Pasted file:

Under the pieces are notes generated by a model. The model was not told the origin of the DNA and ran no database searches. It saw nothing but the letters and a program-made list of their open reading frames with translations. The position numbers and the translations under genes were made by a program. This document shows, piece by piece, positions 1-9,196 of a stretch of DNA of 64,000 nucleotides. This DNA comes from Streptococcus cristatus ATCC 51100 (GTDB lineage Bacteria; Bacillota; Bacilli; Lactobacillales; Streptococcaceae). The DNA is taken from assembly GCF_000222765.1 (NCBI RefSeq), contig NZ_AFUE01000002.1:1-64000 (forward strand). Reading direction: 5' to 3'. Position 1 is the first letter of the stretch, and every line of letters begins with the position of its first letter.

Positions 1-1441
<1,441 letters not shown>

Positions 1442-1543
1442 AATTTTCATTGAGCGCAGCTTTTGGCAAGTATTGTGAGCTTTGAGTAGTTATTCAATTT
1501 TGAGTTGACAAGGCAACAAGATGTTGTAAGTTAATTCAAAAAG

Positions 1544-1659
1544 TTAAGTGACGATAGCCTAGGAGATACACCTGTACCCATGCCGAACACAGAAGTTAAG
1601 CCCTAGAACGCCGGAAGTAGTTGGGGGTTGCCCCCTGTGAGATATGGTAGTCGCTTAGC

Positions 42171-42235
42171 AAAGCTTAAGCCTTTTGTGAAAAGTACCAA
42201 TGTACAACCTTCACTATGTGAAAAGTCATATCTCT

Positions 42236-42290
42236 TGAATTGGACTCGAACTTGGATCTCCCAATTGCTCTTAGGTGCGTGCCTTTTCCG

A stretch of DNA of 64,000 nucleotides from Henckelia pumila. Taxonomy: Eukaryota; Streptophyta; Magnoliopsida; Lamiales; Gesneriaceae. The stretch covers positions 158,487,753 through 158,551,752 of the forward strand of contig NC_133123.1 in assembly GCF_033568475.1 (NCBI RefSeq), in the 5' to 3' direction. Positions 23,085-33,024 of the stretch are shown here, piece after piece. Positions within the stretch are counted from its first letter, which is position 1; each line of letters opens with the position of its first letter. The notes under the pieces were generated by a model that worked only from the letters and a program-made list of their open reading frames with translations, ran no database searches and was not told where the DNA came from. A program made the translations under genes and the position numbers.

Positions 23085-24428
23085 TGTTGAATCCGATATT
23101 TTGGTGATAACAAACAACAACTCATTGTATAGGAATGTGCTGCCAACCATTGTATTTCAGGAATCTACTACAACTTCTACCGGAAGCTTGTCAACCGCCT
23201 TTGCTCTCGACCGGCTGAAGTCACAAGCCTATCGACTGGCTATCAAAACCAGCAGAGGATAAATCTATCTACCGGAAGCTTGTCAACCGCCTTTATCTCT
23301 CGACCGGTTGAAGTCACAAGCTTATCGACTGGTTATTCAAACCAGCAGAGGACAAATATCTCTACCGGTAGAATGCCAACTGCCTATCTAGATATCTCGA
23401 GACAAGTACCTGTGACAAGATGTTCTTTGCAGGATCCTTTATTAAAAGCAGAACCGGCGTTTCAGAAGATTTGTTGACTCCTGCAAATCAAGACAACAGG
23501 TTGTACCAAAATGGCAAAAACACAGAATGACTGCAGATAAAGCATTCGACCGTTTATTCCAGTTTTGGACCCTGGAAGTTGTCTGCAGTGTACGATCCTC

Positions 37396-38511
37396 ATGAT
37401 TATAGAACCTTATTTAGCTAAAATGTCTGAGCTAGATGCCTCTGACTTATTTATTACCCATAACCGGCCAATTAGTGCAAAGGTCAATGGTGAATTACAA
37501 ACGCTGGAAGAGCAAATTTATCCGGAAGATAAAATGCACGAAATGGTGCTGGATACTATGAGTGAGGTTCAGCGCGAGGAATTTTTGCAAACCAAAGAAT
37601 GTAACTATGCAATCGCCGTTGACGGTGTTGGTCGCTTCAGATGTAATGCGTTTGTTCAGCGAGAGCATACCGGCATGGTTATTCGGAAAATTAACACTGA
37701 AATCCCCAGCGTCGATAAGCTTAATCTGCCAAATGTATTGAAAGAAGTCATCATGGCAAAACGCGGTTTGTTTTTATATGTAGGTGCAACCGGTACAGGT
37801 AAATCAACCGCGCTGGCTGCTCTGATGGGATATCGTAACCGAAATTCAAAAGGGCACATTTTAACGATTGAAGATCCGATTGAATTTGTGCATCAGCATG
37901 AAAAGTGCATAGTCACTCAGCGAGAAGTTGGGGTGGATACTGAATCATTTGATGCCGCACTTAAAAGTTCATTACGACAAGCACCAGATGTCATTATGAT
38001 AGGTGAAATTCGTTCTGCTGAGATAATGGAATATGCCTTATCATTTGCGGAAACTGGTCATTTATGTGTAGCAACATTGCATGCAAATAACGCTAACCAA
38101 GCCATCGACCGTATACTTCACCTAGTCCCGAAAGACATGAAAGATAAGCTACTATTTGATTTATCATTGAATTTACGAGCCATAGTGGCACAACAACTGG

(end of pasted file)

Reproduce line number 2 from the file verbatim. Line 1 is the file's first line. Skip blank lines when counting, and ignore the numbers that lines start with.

Positions 1-1441